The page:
FIG Peer Review Journal


Forest Cover Change Analysis on a Protected Area in Southern Myanmar using Remote Sensing and GIS Technique: Applications to Forest Conservation (10871)

Thant Zin Maw (Myanmar), Mamorou Kanzaki (Japan) and Chit Hlaing Win (Myanmar)
Ms. Thant Zin Maw Thant Zin Maw
Staff Officer
Ministryof NaturalResources & EnvironmentalConserv
Planning & Statistics Division, Forest Department
RS and GIS Section
Corresponding author Ms. Thant Zin Maw Thant Zin Maw (email: thantzinmaw6689[at], tel.: +95 9 975026250)

[ abstract ] [ paper ] [ handouts ]

Published on the web n/a
Received 2021-01-12 / Accepted n/a
This paper is one of selection of papers published for the FIG e-Working Week 2021 in Virtual and has undergone the FIG Peer Review Process.

FIG e-Working Week 2021
ISBN n/a ISSN 2307-4086
URL n/a


As the human population increases in Southern Myanmar, forest area is gradually shrinking and being transformed into other land cover types. This study investigated the forest cover dynamics in the protected area (PA), named as Tanintharyii Nature Reserve (TNR). It has 5 critically endangered species and 5 endangered species, dominated by tropical rainforests. TNR was declared as a PA in 2005 under the management of the Myanmar Forest Department (FD), by the financial support of three International Gas Pipeline Companies as compensation for the pipelines’ passing through the reserve forest. Firstly, land use/land cover (LULC) maps of the study area for the years 1990, 2006, and 2017 were prepared using Landsat data, with eight classes by supervised maximum likelihood classification. The management effectiveness of the PA and a 10-km buffer zone that was created in it were also examined. To acquire the higher accuracy, Google Earth Pro and field validation was conducted during November and December 2017. The results observed that dense forest decreased from 80% in 1990 to 50% in 2017 due to the population increase, settlement encroachment, agricultural land expansion like massive rubber and oil palm plantation, and fruits orchard. Forest degradation increased from −0.41% yr-1 before PA(1990-2006) to −0.72% yr-1 after PA(2006-2017), and the deforestation rate increased from −0.12% yr-1 before protection(1990-2006) to −0.52% yr-1 after protection (2006-2017) as a result of illegal extraction of natural resources by the local community. When we study within TNR, the average annual forest degradation rate was seriously higher than deforestation. The overall accuracy of the TNR LULC 1990, 2006, and 2017 maps presented 82.6%, 85.2%, and 88.2% and Kappa accuracy in the 2017 LULC map was the highest, 84.3%. This study clearly discovered that forest conservation as a protected area can minimize the rate of deforestation than forest degradation rate. The future management of the TNR should emphasize efficient land use planning, raising the local awareness, initiation the eco-development long-term projects, the establishing of village-owned tree plantations, law enforcement, and designation as an eco-tourism site.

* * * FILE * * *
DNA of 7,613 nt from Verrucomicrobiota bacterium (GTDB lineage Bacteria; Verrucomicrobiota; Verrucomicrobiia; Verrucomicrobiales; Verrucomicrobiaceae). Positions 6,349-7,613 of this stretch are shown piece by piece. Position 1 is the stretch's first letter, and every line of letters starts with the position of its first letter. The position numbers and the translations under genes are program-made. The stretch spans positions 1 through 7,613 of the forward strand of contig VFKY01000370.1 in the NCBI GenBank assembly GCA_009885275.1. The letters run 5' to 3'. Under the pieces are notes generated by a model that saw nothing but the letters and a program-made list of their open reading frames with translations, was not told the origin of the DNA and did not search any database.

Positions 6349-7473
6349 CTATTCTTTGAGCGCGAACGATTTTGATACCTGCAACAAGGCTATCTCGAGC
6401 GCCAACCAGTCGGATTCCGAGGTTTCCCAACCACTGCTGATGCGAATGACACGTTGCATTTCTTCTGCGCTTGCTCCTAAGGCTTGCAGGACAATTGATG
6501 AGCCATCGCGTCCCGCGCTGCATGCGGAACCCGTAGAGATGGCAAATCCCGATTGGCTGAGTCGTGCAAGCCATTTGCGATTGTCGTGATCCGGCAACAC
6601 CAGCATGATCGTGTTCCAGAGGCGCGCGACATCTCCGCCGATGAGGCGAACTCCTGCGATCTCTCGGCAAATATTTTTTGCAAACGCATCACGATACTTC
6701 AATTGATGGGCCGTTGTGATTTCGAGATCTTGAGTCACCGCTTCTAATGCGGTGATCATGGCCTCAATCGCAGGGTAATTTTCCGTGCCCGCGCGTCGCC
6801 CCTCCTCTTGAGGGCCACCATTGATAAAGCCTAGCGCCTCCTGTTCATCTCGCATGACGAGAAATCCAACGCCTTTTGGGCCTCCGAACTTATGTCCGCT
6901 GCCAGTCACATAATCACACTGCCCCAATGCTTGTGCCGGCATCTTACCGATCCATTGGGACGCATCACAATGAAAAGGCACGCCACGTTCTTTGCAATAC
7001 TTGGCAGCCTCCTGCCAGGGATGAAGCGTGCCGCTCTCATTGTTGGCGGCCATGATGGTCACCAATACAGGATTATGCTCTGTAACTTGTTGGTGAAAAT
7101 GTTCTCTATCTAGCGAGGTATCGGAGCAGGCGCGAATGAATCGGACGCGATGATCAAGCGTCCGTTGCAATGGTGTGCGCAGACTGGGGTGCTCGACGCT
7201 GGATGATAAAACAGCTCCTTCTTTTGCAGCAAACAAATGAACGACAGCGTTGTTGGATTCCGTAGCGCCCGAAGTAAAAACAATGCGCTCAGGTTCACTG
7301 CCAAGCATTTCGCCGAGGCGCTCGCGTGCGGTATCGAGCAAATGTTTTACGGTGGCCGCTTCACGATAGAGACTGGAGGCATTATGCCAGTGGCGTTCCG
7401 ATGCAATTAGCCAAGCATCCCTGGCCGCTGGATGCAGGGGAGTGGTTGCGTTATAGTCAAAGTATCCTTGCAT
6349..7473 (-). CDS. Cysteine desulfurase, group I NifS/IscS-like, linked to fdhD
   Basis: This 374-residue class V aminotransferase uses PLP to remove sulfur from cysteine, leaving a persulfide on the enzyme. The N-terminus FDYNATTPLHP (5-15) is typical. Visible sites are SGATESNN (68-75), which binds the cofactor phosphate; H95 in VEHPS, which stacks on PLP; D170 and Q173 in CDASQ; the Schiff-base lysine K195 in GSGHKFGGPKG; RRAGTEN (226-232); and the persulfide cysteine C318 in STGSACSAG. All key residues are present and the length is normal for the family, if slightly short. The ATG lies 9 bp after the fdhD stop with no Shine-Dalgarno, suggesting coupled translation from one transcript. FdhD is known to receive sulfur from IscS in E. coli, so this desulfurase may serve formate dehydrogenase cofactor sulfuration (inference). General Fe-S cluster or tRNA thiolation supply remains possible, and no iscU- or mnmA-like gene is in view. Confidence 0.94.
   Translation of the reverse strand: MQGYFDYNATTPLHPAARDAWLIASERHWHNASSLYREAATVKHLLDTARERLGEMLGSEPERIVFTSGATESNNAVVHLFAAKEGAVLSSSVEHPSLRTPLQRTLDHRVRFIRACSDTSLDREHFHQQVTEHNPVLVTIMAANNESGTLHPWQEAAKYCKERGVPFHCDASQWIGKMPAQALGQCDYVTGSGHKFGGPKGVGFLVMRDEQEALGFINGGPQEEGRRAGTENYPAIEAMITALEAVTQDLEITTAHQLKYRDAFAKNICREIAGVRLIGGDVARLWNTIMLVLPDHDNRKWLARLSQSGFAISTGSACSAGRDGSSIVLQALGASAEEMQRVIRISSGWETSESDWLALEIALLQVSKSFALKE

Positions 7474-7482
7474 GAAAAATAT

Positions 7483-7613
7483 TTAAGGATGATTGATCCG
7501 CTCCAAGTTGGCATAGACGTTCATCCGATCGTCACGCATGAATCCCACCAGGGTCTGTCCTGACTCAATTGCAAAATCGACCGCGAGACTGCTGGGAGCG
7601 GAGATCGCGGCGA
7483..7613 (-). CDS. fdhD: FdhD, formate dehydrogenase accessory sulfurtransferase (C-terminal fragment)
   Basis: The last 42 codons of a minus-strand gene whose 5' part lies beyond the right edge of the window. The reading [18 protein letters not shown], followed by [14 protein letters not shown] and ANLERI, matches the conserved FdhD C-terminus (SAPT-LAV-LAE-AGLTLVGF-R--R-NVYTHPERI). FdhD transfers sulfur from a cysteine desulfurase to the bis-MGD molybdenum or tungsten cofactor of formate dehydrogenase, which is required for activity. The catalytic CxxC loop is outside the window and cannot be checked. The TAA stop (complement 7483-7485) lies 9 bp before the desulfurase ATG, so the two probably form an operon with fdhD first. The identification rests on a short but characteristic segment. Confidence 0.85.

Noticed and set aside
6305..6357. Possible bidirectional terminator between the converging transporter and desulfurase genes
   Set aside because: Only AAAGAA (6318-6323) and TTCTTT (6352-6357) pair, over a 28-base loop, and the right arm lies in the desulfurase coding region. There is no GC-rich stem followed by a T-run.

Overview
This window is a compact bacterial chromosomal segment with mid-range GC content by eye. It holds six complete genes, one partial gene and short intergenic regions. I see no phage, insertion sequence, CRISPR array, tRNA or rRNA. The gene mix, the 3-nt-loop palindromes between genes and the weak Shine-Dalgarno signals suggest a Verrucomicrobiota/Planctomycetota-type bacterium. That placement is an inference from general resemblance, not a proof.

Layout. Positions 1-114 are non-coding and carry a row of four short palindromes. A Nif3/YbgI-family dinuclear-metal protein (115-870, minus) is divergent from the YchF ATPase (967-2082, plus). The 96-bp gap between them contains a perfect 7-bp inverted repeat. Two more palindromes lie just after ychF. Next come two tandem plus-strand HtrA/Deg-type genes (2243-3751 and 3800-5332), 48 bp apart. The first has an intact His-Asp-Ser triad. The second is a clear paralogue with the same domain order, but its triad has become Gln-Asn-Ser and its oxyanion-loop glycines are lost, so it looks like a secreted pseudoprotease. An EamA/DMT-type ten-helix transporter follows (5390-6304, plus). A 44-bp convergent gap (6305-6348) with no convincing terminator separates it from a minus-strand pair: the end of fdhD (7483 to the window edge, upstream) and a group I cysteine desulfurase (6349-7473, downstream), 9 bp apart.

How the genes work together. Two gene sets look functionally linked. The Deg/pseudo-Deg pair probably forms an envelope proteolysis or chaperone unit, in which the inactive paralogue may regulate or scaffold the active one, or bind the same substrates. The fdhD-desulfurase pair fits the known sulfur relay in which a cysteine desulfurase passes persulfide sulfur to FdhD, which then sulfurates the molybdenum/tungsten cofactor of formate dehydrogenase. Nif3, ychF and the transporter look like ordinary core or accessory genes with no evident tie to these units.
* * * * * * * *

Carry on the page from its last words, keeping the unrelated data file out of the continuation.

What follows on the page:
Keywords: Capacity building; Land management; Security of tenure; Spatial planning; Integrated land and water management